Fintech OS take: Not everyone can buy innovation
Fintech has a “squeezed middle” problem. The prevailing narrative is that fintech providers and challenger banks have the big incumbents on the run—they cannot hope to keep up with their fast innovation, superior user experience, and nimbleness that can make change happen. And while the big providers may not be able to do the same, it doesn’t matter: they have deep pockets, explains Teodor Blidăruș, CEO and Co-Founder of FintechOS and contributor to our Finetch 5X5 Report
A big bank with a multi-million dollar budget to spend on digital transformation is never going to be left behind for long. It can simply buy its way out of trouble. We’ve seen acquisitions happen, such as Orange Bank buying Anytime, but the simpler way to innovate is to follow the herd—let others experiment and when success strikes, copy it.
Meanwhile challengers have enjoyed around five years of burning through investor cash. Recently, we have seen these challengers make more noise about increased revenue and moves towards profitability, but there was still half a decade where money wasn’t an issue, making innovation far easier.
But not every financial services provider is a big incumbent or hotshot challenger. A great deal of “tier two” providers find themselves with the need to innovate to survive, but without the investors or reserves to just throw money at the problem. They risk being left behind—but they are also the canary in the coal mine. The problems they face right now—the need to innovate but without the reserves of cash to make this easy—are the same challenges that most financial service providers will soon face, no matter their size or position in the market
‘Innovation and digital transformation are both necessary and expensive, but all providers will need to justify if where they are investing is going to provide the right return’
Innovation and digital transformation are both necessary and expensive, but all providers will need to justify if where they are investing is going to provide the right return. With the human resources required becoming ever scarcer and therefore more expensive— developers are in demand by every industry, not just fintech—ensuring return on investment is not easy.
How low code can change the game
Financial services finds itself in a bind. It needs developers to fix its problems, and a financial squeeze is either here or heading its way soon. The solution is to make some development possible without taking up valuable developer time, using low code, and to collaborate across disciplines.
There are people within organisations who know what problems need to be solved, and can articulate what the solution should look like. There are others with the experience and knowledge to turn this into reality. But they are rarely the same people. The closer these groups can collaborate, the better the solution will be.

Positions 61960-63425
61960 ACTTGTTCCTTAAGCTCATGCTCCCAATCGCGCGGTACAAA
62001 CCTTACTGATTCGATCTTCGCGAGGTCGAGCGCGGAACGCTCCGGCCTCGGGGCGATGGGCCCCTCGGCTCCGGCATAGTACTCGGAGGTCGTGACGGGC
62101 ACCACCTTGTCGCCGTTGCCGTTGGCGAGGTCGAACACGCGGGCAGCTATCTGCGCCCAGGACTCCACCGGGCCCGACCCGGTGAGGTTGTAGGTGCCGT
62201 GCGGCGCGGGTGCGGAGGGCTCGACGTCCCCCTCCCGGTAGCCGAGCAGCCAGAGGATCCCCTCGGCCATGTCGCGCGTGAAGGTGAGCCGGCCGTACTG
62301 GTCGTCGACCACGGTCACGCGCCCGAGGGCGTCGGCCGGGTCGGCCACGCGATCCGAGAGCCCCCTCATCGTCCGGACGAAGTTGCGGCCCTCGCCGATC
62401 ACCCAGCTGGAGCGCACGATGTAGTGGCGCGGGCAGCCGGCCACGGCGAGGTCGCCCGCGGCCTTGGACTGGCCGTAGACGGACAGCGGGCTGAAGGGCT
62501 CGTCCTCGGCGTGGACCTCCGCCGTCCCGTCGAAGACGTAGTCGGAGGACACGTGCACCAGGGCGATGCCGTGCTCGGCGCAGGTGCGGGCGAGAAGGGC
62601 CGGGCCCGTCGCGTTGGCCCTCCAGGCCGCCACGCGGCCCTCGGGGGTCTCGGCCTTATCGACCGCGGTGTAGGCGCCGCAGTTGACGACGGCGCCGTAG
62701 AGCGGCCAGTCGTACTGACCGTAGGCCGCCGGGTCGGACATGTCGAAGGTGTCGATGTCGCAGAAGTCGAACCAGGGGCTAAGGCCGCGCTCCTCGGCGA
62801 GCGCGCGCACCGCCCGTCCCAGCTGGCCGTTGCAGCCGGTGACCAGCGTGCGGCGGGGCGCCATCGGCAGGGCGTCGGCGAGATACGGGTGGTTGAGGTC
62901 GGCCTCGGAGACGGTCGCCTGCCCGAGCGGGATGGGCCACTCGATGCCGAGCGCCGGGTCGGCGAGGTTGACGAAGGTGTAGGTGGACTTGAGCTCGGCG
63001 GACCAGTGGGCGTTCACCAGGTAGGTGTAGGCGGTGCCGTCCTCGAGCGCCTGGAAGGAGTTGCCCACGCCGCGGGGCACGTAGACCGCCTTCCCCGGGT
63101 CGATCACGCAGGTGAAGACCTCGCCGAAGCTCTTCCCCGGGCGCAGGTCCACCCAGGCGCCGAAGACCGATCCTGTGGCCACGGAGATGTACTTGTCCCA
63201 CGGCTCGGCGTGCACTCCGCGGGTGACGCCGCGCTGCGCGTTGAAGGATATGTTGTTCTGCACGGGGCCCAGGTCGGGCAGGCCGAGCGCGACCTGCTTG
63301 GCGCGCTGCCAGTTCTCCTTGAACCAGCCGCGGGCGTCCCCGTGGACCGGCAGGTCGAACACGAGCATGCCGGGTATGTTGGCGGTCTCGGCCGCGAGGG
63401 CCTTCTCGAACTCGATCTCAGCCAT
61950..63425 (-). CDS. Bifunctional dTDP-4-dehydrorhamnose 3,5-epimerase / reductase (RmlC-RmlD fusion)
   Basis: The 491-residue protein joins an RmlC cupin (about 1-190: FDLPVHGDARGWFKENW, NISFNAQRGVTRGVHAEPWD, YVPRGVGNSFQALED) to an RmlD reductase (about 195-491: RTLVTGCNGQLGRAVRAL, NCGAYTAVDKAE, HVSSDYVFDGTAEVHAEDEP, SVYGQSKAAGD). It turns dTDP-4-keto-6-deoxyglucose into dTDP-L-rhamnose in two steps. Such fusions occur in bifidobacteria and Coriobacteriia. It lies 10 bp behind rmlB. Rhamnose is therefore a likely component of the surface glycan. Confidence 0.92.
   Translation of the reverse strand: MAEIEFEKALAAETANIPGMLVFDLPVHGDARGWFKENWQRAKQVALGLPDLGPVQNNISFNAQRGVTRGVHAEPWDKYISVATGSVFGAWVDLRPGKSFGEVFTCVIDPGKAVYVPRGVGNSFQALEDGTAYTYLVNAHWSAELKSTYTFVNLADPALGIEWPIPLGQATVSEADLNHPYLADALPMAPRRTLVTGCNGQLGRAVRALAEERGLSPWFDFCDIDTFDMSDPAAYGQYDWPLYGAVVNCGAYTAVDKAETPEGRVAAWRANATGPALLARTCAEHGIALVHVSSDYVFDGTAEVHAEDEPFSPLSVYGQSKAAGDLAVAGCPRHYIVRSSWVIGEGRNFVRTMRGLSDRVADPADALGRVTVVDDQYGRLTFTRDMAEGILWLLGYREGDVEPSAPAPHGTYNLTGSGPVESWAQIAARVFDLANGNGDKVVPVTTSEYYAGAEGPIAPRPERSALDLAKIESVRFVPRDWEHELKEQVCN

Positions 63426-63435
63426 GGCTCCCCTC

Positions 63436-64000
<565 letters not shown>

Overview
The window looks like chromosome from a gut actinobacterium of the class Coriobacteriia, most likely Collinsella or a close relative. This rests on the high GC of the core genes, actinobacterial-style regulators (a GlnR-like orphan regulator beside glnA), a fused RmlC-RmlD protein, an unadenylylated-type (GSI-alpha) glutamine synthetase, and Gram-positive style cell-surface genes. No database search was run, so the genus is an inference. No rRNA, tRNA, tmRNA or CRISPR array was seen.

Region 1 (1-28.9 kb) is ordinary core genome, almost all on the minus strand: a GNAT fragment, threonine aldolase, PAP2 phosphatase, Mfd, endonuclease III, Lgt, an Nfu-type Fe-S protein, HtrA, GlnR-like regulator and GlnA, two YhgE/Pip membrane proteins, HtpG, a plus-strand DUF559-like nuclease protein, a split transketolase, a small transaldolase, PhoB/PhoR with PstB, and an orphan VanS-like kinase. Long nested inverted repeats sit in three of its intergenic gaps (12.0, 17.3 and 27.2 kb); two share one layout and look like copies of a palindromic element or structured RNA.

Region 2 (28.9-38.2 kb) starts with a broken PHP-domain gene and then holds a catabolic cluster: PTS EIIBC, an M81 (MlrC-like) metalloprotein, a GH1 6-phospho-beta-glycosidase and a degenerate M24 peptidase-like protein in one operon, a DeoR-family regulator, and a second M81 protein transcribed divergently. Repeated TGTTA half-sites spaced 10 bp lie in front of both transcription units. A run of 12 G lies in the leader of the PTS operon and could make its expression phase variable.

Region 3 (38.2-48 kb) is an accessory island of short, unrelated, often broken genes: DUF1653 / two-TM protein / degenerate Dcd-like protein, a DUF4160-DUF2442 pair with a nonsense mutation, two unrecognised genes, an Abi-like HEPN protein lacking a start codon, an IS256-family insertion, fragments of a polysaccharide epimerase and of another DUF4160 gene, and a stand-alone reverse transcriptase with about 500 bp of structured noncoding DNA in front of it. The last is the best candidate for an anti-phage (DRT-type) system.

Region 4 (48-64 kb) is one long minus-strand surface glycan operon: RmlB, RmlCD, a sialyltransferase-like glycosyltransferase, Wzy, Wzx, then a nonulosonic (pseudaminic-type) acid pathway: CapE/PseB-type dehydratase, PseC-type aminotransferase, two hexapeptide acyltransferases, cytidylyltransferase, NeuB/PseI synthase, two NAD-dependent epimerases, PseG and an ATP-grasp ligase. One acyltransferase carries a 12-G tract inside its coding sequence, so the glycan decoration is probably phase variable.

Low-code is the best way to foster this collaboration. It requires little coding knowledge or expertise, meaning software development or the creation of business applications can include staff with non-technical backgrounds. Instead of having a back and forth between tech teams and other departments—making miscommunication a risk—the development of apps can be inclusive involving a variety of teams, bringing together those that understand the business problems with those that understand the IT landscape, core systems and services to contribute to the vision of a product. IT stays in control with governance and guardrails built in to ensure compliance to the various standards required.
‘It requires little coding knowledge or expertise, meaning software development or the creation of business applications can include staff with non-technical backgrounds.’
For example, a small business loan might mean very different things to a sole trader than to a small business with a handful of offices and staff approaching three digits. The information required to process such an application may be different, as would the approach needed to guide the customer through. By using lowcode business experts can create this using a graphical interface, just as they would draft a proposal using Word or create a spreadsheet using Excel. It means that people with “big ideas” can have a far better impact on what is achievable.
Low-code is glue, not a strategy This low code approach can change how a financial service provider innovates, but it’s important to remember that it’s not, on its own, a strategy. Rather it enables a strategy and makes faster innovation possible.
Low code is glue that makes different parts of the business work together, overcoming silos without taking developer time to achieve every step. There needs to be APIs created, data shared, and a culture of openness. Low code is the glue that will bring this together, a vital part of a greater strategy to foster innovation.
Ultimately, we see low code being adopted across financial services and beyond. Developers are irreplaceable, and low-code means they can tackle the challenges only they can solve. Low-code is undoubtedly the future of development within businesses, enabling them to keep pace with the market by making the most of all of the expertise that sparks innovation.